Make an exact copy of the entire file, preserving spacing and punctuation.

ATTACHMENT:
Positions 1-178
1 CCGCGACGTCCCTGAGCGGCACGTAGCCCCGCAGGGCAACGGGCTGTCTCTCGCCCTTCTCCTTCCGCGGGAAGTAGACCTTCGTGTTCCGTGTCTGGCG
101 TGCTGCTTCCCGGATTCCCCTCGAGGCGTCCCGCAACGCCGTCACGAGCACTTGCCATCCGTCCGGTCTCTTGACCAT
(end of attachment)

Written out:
Positions 1-178
1 CCGCGACGTCCCTGAGCGGCACGTAGCCCCGCAGGGCAACGGGCTGTCTCTCGCCCTTCTCCTTCCGCGGGAAGTAGACCTTCGTGTTCCGTGTCTGGCG
101 TGCTGCTTCCCGGATTCCCCTCGAGGCGTCCCGCAACGCCGTCACGAGCACTTGCCATCCGTCCGGTCTCTTGACCAT